The Criminalisation of Youth
Transformations to the criminal justice system in Western societies are often linked with broader social and cultural changes, and this work presents the recent changes in juvenile justice in Canada and nine European countries and the sociopolitical context in which they take place. The study provides a comparison of the sentencing practices of each country, focusing on three dimensions related to the sanction practices: the custodial sanctions, the alternative sanctions, and the extension of the judicial thinking into relative fields such as school, training, and social policies. With clear and thoroughly developed research methods, this analysis illustrates that changes in juvenile justice policies are not specifically the result of differences in crime rates or the evolution of deviant youth behavior, but rather the effect of complex interactions with a variety of social, economical, cultural, and political factors.
Youth Offending and Youth Justice
How is the modern world shaping young people and youth crime? What impact is this having on the latest policies and practice? Are current youth justice services working? With contributions from leading researchers in the field, this book offers an insightful, scholarly and critical analysis of such key issues. Youth Offending and Youth Justice engages constructively with current policy and practice debates, tackling issues such as the criminalisation and penalisation of youth, sentencer decision-making, the incarceration of young people and the role of public opinion. It also features an applied focus on professional practice. Drawing on a wide range of high-quality research, this book will enrich the work of practitioners, managers, policy-makers, students and academics in social work, youth work, criminal justice and youth justice in the UK and beyond.
At fifteen, Victor Rios found himself a human target—flat on his ass amid a hail of shotgun fire, desperate for money and a place on the street. Faced with the choice of escalating a drug turf war or eking out a living elsewhere, he turned to a teacher, who mentored him and helped him find a job at an auto shop. That job would alter the course of his whole life—putting him on the road to college and eventually a PhD. Now, Rios is a rising star, hailed for his work studying the lives of African American and Latino youth. In Human Targets, Rios takes us to the streets of California, where we encounter young men who find themselves in much the same situation as fifteen-year-old Victor. We follow young gang members into schools, homes, community organizations, and detention facilities, watch them interact with police, grow up to become fathers, get jobs, get rap sheets—and in some cases get killed. What is it that sets apart young people like Rios who succeed and survive from the ones who don’t? Rios makes a powerful case that the traditional good kid/bad kid, street kid/decent kid dichotomy is much too simplistic, arguing instead that authorities and institutions help create these identities—and that they can play an instrumental role in providing young people with the resources for shifting between roles. In Rios’s account, to be a poor Latino youth is to be a human target—victimized and considered an enemy by others, viewed as a threat to law enforcement and schools, and burdened by stigma, disrepute, and punishment. That has to change. This is not another sensationalistic account of gang bangers. Instead, the book is a powerful look at how authority figures succeed—and fail—at seeing the multi-faceted identities of at-risk youths, youths who succeed—and fail—at demonstrating to the system that they are ready to change their lives. In our post-Ferguson era, Human Targets is essential reading.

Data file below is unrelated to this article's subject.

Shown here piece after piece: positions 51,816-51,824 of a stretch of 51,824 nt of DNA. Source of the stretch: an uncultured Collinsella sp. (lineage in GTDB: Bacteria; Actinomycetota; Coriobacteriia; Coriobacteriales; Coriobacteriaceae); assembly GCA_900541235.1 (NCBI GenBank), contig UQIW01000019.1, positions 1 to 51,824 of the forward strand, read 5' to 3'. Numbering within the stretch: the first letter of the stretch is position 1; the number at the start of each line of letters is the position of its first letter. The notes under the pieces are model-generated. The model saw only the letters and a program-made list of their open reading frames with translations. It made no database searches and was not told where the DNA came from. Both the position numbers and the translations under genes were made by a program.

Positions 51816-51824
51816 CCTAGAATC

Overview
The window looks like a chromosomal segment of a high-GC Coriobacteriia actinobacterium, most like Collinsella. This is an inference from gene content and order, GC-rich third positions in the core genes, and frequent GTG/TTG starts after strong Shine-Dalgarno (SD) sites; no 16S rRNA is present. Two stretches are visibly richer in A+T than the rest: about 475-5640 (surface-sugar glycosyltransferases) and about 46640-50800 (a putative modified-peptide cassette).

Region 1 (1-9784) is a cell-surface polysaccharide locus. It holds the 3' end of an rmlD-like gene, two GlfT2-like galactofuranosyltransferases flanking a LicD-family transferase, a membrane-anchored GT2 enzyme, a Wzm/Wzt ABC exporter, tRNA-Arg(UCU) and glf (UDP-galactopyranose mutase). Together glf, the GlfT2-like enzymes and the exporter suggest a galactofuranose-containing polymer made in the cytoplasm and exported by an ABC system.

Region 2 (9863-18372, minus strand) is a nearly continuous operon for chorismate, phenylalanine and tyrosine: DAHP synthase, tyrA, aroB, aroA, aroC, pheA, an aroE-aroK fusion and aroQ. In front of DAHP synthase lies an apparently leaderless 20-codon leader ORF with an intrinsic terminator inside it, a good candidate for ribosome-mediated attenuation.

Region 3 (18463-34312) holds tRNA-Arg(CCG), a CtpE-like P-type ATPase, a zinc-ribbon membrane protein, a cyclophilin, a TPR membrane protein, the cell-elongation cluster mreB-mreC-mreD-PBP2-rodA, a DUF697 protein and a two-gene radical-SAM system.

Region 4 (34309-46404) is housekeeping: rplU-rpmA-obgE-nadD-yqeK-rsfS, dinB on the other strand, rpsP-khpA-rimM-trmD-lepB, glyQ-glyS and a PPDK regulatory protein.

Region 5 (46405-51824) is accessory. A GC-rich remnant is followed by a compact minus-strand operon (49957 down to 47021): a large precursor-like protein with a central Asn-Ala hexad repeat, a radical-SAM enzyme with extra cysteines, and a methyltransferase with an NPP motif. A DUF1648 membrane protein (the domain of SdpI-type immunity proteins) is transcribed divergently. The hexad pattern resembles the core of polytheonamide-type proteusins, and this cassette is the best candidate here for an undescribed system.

Youth Crime and Justice
Building upon the success of the first edition, this second - and substantially revised - edition of Youth Crime and Justice comprises a range of cutting-edge contributions from leading national and international researchers. The book: Situates youth crime and youth justice within historical and social-structural contexts; Critically examines policy and practice trends and their relation to knowledge and ‘evidence’; and Presents a forward looking vision of a rights compliant youth justice with integrity. An authoritative and accessible book, Youth Crime and Justice (2nd ed) provides a coherent, comprehensive and fully up-to-date analysis of contemporary developments and debates. A must for researchers, teachers, students and practitioners.
Devils and Angels
Youth Justice is a key area of the current governments criminal justice policy in England and Wales. It has been the subject of an inordinate amount of recent legislation seeking to enhance the criminal courts powers to punish and prevent offending and re-offending by young people. This legislation attempts to prevent offending through criminal justice measures and there is little attempt to use non-criminal or civil law procedures to achieve the same result. This book seeks to challenge that focus and to question why delinquency in young people has been so firmly criminalized in this jurisdiction. The book addresses the consequences of criminalization in terms of the effectiveness of the measures used as well as the implications for the social construction of youth and childhood and our attitudes towards the young. Criminalization of young peoples behaviour results in them being labeled as criminal,losing identity as an individual, losing their childhood through the process of taking adult responsibility for their actions and, in policy terms, becoming viewed as a crime problem rather than as a product of failing social policy regarding employment, education and youth culture. At a society level it is contended that the identification of young people with criminal activity and the negative public image that results creates a culture of fear and distrust which may in turn create further possibilities for criminalization of their behaviour. A comparative perspective in this work examines welfare-based responses to youth crime in other European jurisdictions and questions whether the criminal justice process is an appropriate context in which to deal with young peoples problematic behaviour.This book has been shortlisted for the 2007 SLSA Book Prize.